The deterioration of public services constitutes a severe legitimacy crisis for the regime. Since the era of another military-officer-turned-president, Gamal Abdel Nasser, Egyptian society has operated under an implicit social contract: the regime promises to satisfy the citizens’ basic needs in exchange for obedience. As long as the elite’s self-enrichment and the provision of services could be reconciled, this arrangement endured. Now, however, the regime is gradually retreating from the bargain, due to misguided policies as well as continuous population growth.
Egypt’s population is increasing by some 2 percent annually. It just reached the 100-million-mark, and is predicted to reach 128 million by 2030. This not only makes maintaining the welfare state more and more costly but also puts immense pressure on the job market. Neither state employment—for decades the main mechanism to combat unemployment—nor the private sector can absorb the 800,000 new jobseekers per year.
Egypt’s society is very young. A third is younger than 14 years, and 26.7 percent are between 15 and 29 years old. For them, the lack of social mobility and inequality of opportunity are particularly frustrating.
Moreover, population growth is straining resources to their limits and creating environmental concerns. Egypt is close to meeting the UN definition of absolute water scarcity and highly depends on the River Nile, which is providing more than 90 percent of fresh water. Yet the Nile is increasingly polluted, and many fear that Egypt’s share of Nile water will decrease due to Ethiopia’s construction of a massive hydroelectric dam. Cultivable land is also getting rare, resulting in high population density and food shortages.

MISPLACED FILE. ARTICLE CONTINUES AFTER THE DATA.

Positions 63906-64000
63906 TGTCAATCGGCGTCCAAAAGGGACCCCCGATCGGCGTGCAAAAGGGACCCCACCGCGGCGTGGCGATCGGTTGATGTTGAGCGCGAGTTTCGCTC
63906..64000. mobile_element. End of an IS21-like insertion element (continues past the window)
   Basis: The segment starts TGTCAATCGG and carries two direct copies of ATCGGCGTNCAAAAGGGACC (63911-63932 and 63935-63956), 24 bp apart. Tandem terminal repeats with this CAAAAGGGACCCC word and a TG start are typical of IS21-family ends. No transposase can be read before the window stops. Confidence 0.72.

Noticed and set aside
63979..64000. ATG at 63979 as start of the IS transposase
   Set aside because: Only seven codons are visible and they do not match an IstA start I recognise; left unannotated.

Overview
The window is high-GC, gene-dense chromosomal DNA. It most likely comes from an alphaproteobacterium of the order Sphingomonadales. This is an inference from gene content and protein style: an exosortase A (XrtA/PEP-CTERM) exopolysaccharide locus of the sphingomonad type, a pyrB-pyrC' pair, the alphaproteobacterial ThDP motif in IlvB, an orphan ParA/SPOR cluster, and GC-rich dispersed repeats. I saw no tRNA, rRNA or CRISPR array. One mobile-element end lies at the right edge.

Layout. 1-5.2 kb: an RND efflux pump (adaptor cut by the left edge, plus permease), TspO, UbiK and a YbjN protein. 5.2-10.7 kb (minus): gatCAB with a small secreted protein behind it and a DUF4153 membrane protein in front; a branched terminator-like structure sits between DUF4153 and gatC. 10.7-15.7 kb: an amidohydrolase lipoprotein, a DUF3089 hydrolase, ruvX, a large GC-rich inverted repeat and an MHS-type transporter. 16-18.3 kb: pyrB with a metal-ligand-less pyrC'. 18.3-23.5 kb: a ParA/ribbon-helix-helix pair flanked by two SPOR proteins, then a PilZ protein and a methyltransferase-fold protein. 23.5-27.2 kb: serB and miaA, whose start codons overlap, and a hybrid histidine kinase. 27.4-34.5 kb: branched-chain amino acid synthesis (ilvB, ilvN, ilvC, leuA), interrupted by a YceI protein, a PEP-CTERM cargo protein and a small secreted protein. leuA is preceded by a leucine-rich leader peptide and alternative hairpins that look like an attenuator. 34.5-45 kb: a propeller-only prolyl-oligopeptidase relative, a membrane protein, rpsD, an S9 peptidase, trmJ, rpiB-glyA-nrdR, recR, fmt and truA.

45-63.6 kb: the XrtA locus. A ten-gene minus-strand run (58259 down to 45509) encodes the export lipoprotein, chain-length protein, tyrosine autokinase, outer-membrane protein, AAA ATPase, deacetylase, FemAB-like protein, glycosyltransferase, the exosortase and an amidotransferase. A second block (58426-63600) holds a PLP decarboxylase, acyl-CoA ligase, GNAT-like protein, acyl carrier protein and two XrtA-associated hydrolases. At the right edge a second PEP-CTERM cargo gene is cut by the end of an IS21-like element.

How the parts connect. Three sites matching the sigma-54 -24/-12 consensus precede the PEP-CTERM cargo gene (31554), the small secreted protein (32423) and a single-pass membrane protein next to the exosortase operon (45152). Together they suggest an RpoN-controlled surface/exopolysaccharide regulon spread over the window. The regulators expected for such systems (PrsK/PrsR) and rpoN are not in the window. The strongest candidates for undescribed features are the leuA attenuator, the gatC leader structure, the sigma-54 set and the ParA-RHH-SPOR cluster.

As a result, many Egyptians feel that the rich live in abundance while the rest is getting poorer and poorer. Small-scale but significant protests erupted in September 2019 exactly because of this perception. They were triggered by videos released by an exiled former sub-contractor of the military, who, quite tellingly, blamed al-Sisi for building palaces while letting the citizens go hungry. He clearly touched a nerve.
As the regime is no longer fulfilling its part of the bargain, it should, logically, grant the people more rights. Yet it is doing the exact opposite. Under al-Sisi, repression and authoritarianism have reached unprecedented levels. The regime is ruthlessly silencing all dissenting voices. More than 60,000 Egyptians have been detained for political reasons since the military toppled former president Mohamed Mursi in July 2013. The regime targets not only political opponents, but virtually every individual who does not share its ideals, ranging from academics and journalists to artists, atheists, and homosexuals.
One of them is 28-year old Patrick George Zaki, an Egyptian activist who is studying at Bologna University. He disappeared at Cairo Airport on February 7, when he arrived for a family visit. 20 hours later, he re-appeared in the public prosecution office and is now charged with “spreading false news” and “disturbing the public order.” Unlike most other cases, his detention caught public attention. Within a few days, almost 200,000 people, both from Egypt and abroad, signed an online petition for his release. The regime’s uncompromising approach may have ended public unrest for now, but it polarizes society and, as the case shows, angers citizens.
Al-Sisi’s Regime Is Not the Solution
Dazzled by the prospect of state collapse, a fear that is continually fueled by the Egyptian regime’s rhetoric, the EU trades away democratization for stability, which in itself is a questionable approach. Now, however, it becomes ever more evident that al-Sisi’s regime is not safeguarding stability but jeopardizing it.
Thus the EU must reconsider its short-sighted approach. Continued repression will only make Egypt more unstable.